Does methadone help with opiate withdrawal
ARTICLE OVERVIEW: Yes, methadone helps with withdrawal. Methadone is used for drug detoxification and treatment programs to lessen the symptoms of withdrawal and to block the effects of opiate drugs. Used successfully for more than 40 years, methadone has been shown to eliminate withdrawal symptoms and relieve drug cravings from heroin and prescription opiate medications. Methadone helps people recover from addiction and to reclaim active and meaningful lives.
TABLE OF CONTENTS
- Why Withdrawal Happens
- Main Withdrawal Symptoms
- Medical Detox
- How Methadone Helps
- Getting a Prescription
- Side Effects
- Who CAN Use It
- Who SHOULD NOT Use It
- Your Questions
Why Withdrawal Happens
Opiate drugs can help relieve pain and trigger extreme euphoria. This is why people use them. In fact, illicit and prescription pain killers have caused what is being called an “Opioid Epidemic” in the U.S. Drugs like:
…all of these drug can become habit forming. But after heavy and prolonged use of opiate drugs, the central nervous system becomes habituated to their chemical presence and adjusts itself. This is called “drug dependence.”
If you develop dependence on opiates, what is actually happening is that the brain and central nervous system are trying to achieve balance to continue functioning. Otherwise, the brain would just shut down. So, in order to counter the depressant effects of opiates, the brain “speeds up” certain systems. Once you stop or dramatically reduce drug doses the “sped up” present in the central nervous system. These are the hallmark signs and symptoms of opiate withdrawal, often including nausea, vomiting, shaking, and muscle pain.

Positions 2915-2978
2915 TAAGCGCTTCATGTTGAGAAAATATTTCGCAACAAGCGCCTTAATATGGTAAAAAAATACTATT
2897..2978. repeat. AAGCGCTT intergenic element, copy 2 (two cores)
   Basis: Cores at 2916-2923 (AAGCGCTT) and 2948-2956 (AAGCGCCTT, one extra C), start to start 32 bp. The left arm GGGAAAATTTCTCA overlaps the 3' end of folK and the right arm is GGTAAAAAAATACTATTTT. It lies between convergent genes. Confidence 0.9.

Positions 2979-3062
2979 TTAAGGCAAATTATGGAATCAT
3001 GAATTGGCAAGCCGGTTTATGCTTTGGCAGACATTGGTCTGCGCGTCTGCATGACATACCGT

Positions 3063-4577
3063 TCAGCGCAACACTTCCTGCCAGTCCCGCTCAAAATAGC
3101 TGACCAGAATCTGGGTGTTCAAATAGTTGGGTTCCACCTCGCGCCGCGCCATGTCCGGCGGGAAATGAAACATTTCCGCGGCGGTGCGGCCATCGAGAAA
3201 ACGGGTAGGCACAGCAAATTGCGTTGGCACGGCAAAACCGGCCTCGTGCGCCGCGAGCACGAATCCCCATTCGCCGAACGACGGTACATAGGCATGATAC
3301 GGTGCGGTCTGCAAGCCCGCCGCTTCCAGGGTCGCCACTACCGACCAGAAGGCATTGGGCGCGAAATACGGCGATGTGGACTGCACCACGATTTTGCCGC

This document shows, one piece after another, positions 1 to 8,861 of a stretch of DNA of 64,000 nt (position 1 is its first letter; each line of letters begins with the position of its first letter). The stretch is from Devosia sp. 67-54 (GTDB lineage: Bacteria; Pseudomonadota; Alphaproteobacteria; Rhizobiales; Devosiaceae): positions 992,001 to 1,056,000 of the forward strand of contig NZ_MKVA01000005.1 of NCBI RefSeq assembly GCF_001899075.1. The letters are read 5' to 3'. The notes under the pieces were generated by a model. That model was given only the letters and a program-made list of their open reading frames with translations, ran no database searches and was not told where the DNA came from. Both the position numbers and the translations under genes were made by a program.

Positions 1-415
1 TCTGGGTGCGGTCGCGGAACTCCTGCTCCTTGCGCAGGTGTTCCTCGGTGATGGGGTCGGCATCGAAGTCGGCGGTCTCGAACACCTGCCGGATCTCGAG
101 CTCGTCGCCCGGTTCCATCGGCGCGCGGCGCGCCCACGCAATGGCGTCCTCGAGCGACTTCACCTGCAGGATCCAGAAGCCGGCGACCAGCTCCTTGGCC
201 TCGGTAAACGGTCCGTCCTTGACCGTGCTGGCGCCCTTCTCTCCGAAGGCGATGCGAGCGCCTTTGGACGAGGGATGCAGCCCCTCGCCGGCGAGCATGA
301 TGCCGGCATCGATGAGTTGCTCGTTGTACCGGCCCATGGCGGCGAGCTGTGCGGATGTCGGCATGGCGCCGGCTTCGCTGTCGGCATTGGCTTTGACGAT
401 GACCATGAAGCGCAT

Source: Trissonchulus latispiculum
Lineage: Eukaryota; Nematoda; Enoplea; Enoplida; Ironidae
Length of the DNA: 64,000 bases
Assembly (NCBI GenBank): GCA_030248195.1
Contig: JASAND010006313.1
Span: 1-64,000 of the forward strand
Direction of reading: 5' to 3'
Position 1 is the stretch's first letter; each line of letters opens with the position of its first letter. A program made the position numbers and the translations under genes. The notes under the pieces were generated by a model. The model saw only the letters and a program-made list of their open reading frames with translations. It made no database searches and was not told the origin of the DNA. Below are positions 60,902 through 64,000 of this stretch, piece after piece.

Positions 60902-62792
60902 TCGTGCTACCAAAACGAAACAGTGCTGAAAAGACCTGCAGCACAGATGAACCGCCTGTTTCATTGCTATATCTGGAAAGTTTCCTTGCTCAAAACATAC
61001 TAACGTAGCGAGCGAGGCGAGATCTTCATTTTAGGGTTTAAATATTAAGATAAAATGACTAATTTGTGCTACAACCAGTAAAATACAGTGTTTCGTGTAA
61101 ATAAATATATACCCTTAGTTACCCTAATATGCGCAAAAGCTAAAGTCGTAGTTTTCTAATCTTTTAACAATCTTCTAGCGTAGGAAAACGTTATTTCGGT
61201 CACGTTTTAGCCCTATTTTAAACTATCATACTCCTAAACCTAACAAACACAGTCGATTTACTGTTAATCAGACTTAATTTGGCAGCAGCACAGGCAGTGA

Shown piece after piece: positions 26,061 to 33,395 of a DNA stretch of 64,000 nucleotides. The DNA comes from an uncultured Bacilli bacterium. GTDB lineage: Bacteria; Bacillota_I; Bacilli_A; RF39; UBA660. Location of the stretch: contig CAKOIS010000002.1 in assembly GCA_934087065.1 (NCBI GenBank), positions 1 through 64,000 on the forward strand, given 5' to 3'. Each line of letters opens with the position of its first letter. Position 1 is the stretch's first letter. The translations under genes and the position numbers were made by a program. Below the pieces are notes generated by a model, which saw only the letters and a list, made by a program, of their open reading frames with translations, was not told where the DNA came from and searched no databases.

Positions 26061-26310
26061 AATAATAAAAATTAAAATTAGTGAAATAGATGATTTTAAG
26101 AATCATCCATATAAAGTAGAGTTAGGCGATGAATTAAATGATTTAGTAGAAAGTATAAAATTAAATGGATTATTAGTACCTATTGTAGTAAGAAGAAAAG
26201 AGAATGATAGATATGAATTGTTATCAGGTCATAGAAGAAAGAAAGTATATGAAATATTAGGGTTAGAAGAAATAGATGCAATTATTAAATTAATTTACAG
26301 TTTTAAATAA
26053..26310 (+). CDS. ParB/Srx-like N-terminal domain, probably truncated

Main Withdrawal Symptoms
When a person stops taking narcotic, painkiller drugs, the body needs time to recover and withdrawal symptoms result. Withdrawal from opiates can occur any time long-term use is stopped or cut back.
Early symptoms of opiate and opioid withdrawal include:
- Muscle aches.
- Increased tearing.
- Runny nose.
Late symptoms of opioids withdrawal include:
- Abdominal cramping.
- Dilated pupils.
- Goose bumps.
These symptoms are very uncomfortable, but are not life-threatening, and usually start within 12 hours of last drug dose. Still, withdrawal from these drugs on your own can be very hard and may be risky and very dangerous. Not only can the symptoms trigger relapse, but you can also fear the worst. In fact, most symptoms can be treated as they occur and are best addressed in a medical setting.
Withdrawal can take place in a number of settings:
- At-home, using medicines and a strong support system. This method is difficult, and withdrawal may be best when managed with a taper.
- In medical facilities set up to help people with detoxification (detox).
- In a regular hospital, if symptoms are severe.
Treatment in a medical detox setting involves medicines, counseling, and support. So, you don’t need to go through the process alone. Additionally, medications can be used to assist with the treatment of opioid dependence throughout different stages of recovery, as determined by the attending doctor. You and your health care provider will discuss your care and treatment goals to determine what can work best for you.
Main medicines used in medical detox clinics include:
- Buprenorphine (Suboxone or Subutex)
- Extended release naltrexone (Vivitrol)
These medications have demonstrated effectiveness in their ability to reduce the unwanted effects of opiate withdrawal while increasing comfort. Still, medicines are not all that you need. The National Institute on Drug Abuse recommends that medicines should be combined with behavioral counseling for a “whole patient” approach, known as Medication Assisted Treatment.
How Can Methadone Help?
Methadone is the most effective known treatment for narcotic addiction. It is also the preferred drug in the treatment of opiate withdrawal, if an opiate agonist is to be used. In fact, methadone has been used for decades to treat people who are addicted to heroin and narcotic pain medicines. How does it work?